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Paralysed mice walk after stem cell injections

21 September 2005
By BioNews
Appeared in BioNews 327

US scientists have used nerve stem cells to treat mice affected by severe spinal cord injuries. The team, based at the University of California at Irvine, said the treated animals regained the ability to walk just a few weeks after receiving the injections. The findings, published in the Proceedings of the National Academy of Sciences, add to growing evidence that stem cells from a variety of sources could lead to new therapies for spinal cord injuries and diseases.

The researchers used nerve stem cells obtained from 16-18 week-old aborted human fetuses. They injected mice with around 75,000 of these cells, at four sites surrounding the injury. After nine days, the treated animals were more mobile, and a few weeks later they could walk again. Microscope analysis revealed that the injected cells had turned into both neurons (nerve cells), and also new oligodendrocytes - cells that produce the protective substance myelin, which protects and insulates nerve cells.

Study author Brian Cummings said the team were 'excited to find that the cells responded to the damage by making appropriate new cells that could assist in repair', adding 'this study supports the possibility that formation of new neurons may contribute to recovery'. To check whether the cell injections really were linked to the improvement of the mice, the scientists gave some of the recovering animals a toxin that kills human cells. The walking ability of the mice given the toxin regressed again, whilst those spared the treatment continued to improve.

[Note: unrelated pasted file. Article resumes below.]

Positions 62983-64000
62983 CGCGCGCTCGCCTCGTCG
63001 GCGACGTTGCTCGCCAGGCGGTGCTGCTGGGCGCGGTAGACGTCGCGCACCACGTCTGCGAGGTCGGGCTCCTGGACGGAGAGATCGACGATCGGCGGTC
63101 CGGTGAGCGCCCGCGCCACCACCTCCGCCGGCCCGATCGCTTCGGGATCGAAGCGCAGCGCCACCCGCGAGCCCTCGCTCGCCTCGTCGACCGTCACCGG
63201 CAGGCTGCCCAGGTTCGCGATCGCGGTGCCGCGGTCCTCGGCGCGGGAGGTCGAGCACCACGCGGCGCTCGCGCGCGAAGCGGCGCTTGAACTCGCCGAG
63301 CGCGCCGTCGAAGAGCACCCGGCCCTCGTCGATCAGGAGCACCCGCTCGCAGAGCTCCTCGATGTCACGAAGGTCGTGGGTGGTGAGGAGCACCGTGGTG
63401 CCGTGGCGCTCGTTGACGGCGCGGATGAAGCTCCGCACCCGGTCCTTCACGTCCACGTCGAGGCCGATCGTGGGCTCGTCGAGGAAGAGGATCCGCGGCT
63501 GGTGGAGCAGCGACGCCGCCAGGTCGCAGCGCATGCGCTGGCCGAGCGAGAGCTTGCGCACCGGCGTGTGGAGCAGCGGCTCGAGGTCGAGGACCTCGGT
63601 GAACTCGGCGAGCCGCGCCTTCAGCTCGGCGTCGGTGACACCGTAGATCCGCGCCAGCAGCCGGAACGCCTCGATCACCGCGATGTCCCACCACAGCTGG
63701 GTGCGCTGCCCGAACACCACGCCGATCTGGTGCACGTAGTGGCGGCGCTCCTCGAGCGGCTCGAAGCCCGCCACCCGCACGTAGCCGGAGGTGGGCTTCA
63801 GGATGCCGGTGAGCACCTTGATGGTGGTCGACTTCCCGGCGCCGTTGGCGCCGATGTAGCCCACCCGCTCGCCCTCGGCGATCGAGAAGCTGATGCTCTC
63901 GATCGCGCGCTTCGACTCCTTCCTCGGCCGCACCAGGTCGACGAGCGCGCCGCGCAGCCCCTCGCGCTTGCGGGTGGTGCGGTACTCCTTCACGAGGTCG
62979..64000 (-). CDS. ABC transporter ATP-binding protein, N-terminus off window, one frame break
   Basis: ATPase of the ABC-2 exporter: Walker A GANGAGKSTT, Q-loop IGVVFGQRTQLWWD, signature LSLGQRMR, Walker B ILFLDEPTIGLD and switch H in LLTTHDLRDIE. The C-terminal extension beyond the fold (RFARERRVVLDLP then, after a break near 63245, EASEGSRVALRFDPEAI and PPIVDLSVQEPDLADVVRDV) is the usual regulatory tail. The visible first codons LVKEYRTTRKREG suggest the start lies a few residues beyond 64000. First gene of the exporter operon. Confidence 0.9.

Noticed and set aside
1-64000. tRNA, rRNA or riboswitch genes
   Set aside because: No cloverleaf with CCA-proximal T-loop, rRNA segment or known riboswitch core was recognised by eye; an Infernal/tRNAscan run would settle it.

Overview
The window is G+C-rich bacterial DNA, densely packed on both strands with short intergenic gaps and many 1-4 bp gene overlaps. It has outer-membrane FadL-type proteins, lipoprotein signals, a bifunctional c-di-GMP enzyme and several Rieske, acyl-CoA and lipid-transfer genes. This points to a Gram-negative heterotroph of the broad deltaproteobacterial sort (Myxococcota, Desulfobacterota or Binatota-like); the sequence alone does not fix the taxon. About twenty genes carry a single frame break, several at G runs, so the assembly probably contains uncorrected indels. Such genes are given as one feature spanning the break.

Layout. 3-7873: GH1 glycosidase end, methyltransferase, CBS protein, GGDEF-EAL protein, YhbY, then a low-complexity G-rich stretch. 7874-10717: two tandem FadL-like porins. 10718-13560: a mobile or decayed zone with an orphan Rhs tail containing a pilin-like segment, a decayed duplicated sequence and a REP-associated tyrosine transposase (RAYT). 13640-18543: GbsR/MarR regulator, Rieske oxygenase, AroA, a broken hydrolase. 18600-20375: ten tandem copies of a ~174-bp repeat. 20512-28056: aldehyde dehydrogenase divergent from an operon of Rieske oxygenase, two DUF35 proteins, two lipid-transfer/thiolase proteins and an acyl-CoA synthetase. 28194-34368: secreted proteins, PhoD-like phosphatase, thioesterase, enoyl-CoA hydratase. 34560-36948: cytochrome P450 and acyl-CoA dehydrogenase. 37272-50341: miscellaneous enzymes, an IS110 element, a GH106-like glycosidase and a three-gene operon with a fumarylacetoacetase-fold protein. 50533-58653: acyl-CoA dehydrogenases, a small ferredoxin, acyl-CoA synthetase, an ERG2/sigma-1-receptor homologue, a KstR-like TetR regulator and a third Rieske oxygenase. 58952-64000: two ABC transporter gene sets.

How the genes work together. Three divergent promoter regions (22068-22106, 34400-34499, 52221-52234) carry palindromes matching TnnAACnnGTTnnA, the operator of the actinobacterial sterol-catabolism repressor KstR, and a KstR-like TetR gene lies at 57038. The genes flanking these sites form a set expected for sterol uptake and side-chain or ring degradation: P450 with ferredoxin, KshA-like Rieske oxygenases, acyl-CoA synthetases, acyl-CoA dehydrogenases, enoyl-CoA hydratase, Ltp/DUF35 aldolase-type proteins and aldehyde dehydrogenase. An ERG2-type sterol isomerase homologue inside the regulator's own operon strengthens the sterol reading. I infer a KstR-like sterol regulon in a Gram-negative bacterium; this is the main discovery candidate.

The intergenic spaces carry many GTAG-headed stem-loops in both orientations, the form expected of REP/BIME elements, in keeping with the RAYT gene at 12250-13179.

The company that supplied the cells used in the study, StemCells Inc, is one of three US firms who say they are close to testing human neural stem cells as therapies, according to a report in the Washington Post. Earlier this year, another team at the University of California at Irvine successfully treated rats with spinal cord injuries, using cells derived from human embryonic stem cells (ES cells) by Geron. And unpublished research shows that human fetal spinal cord cells developed by NeuralStem Inc can also help repair spinal cord damage in rats. All three companies hope to obtain permission from the US Food and Drug Administration to begin testing their cells in humans, perhaps as early as next year.

Human neural stem cells significantly improved mobility in paralyzed mice
Medical News Today |  20 September 2005
Stem Cell Injections Repair Spinal Cord Injuries in Mice
The Washington Post |  20 September 2005
Stem cells bridge spinal cord gap
The Globe and Mail |  19 September 2005
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